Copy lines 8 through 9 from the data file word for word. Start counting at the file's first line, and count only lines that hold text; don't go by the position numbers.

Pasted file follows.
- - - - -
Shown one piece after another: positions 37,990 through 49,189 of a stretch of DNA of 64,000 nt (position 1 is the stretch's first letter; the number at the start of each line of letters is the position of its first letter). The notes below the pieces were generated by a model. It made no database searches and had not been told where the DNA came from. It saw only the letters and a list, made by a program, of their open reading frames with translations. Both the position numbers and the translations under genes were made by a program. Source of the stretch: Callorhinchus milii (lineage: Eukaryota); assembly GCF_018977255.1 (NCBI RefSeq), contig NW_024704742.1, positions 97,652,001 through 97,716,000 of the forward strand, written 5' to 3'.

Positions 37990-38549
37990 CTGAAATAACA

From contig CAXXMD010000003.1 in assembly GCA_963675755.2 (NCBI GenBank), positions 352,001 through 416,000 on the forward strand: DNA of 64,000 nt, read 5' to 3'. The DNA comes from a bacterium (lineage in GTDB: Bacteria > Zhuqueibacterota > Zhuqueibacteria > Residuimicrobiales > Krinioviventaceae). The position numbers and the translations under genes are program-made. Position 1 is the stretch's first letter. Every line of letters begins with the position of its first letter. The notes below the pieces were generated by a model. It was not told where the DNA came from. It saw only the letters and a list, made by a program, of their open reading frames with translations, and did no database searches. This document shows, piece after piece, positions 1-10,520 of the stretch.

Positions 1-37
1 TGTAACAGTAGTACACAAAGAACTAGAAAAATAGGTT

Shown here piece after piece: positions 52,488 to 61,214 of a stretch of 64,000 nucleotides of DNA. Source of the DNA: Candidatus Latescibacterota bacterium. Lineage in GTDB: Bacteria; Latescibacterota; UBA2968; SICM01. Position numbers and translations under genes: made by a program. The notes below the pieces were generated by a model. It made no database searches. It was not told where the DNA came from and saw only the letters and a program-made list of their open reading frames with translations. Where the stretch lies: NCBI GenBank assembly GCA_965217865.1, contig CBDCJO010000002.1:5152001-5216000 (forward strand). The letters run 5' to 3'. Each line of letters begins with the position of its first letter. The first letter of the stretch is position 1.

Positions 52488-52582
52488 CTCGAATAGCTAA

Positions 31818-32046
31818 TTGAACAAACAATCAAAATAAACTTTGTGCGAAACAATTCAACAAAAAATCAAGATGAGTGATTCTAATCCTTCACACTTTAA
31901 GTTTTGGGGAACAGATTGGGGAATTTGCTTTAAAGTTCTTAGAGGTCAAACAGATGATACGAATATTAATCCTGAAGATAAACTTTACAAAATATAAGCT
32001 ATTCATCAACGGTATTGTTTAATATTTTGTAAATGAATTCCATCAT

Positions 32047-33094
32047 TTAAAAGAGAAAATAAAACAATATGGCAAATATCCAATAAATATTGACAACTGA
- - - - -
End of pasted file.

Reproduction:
Positions 52488-52582
52488 CTCGAATAGCTAA